Above: Common blenny © Chris Roberts
Below: Common prawn © Julie Hatcher, Grey mullet © Paul Naylor
August is the best time for rockpooling! The rockpools are full of young blennies, crabs and prawns as well as shoals of small mullet and other fish. If you sit quietly by a rockpool the inhabitants will soon come out of hiding and carry on their busy lives in full sight. Curious blennies will come out to peer at you from beside a rock, quarrelsome crabs will battle it out between themselves and busy prawns will even give you a manicure.
This little fish is the nosy neighbour of the rockpool! Blennies are insatiably curious and like to know what’s going on in their neighbourhood. Dabbling your fingers at the water’s surface may entice a nosy blenny out of hiding to come and investigate.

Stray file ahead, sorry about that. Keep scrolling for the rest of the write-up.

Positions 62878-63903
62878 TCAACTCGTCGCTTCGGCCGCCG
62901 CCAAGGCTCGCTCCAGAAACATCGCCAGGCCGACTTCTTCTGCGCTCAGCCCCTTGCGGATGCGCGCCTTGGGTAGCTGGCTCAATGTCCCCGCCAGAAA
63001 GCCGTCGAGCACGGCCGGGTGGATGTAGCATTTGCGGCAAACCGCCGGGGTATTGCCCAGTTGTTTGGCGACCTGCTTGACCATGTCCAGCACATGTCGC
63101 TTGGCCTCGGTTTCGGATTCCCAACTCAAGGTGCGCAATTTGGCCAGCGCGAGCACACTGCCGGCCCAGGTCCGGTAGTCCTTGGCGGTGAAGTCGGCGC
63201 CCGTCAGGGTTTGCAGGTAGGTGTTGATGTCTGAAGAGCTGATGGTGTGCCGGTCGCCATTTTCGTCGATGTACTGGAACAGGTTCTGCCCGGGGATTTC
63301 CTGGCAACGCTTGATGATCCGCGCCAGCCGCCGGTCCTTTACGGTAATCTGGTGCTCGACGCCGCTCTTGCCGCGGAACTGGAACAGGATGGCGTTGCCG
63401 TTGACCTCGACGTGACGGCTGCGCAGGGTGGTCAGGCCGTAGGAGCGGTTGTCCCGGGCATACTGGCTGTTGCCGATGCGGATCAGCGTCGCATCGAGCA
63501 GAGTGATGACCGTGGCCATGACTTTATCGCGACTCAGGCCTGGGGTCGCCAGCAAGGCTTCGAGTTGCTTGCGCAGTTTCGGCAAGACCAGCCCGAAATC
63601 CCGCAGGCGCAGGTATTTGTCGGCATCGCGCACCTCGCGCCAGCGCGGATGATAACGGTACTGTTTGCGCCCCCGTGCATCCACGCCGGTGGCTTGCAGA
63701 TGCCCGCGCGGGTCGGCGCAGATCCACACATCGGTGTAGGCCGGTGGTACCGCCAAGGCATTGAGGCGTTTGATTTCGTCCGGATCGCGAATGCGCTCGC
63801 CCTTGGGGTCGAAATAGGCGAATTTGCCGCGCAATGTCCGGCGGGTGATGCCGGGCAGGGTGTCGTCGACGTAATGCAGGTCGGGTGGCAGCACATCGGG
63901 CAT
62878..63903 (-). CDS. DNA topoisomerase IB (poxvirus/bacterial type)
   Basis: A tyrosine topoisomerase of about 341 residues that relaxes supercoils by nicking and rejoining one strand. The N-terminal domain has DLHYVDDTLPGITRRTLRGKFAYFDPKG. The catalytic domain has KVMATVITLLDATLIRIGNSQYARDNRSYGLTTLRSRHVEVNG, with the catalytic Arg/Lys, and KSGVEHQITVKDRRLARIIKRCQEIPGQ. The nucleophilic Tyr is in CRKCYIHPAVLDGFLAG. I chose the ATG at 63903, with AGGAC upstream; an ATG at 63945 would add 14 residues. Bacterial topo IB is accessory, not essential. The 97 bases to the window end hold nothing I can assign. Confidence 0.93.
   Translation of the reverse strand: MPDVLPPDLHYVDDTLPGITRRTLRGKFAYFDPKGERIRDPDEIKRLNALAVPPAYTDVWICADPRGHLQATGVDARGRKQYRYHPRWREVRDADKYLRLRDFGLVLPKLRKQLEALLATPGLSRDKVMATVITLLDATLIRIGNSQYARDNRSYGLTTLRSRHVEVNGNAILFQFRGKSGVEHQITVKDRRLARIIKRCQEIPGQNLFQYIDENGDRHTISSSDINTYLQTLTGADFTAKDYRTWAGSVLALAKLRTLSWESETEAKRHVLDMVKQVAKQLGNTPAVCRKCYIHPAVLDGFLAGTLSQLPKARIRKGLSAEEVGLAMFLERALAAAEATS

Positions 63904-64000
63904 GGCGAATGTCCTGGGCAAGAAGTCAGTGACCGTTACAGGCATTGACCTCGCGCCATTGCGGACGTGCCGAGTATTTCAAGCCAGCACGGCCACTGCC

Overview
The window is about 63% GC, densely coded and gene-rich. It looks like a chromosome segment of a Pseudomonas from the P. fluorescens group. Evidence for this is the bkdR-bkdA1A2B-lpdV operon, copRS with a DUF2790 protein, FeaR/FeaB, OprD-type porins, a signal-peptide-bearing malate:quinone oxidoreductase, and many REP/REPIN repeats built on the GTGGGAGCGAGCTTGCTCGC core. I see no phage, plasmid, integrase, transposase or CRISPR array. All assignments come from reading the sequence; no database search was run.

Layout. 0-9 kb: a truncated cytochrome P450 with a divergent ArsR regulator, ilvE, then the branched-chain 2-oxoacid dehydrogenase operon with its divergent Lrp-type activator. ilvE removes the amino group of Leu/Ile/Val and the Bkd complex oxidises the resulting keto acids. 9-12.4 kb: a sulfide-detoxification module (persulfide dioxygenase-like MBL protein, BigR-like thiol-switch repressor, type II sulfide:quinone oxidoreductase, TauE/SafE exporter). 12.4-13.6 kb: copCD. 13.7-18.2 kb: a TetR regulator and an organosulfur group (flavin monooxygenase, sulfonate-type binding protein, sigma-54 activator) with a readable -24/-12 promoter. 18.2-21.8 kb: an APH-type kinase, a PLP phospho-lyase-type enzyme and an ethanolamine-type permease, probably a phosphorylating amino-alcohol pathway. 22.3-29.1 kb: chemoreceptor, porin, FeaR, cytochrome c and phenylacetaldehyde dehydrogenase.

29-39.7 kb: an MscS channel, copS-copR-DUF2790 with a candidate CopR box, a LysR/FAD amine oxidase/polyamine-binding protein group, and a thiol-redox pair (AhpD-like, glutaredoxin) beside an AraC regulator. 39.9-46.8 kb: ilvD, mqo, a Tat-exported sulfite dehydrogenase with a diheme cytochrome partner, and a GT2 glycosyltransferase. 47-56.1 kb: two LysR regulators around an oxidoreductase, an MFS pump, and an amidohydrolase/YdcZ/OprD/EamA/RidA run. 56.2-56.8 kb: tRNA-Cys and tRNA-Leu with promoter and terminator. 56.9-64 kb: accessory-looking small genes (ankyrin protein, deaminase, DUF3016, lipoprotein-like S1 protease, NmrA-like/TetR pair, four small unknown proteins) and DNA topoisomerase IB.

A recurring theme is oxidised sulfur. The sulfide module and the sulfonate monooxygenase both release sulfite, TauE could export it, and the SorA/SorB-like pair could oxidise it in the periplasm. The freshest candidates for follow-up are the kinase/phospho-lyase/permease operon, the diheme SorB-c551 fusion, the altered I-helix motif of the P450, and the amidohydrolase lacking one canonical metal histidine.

Are you brave enough to take the prawn challenge? Sit quietly beside a rockpool and put your hand in, keeping very still. Often prawns will climb aboard and give you a manicure, picking the dirt from your finger nails and removing dead skin from your fingers. But beware, the bigger prawns can give you a nip!
Watch where you’re walking! During the summer a multitude of tiny crabs no bigger than a seaweed fly can be seen marching across the beach at low tide. Out in the open during the heat of the day they would quickly dry out but they scurry from damp seaweed patch to shady rock following the tide down the shore. Sometimes there are so many that it is hard to avoid them with our giant feet!
Ripples and shadows. On a calm day when the sea’s surface is mirror-smooth only the ripples give away the presence of shoals of small fish such as mullet as they swim away from your approach. Look for their shadows on the seabed just ahead of the ripples, as they are easier to spot than the fish themselves.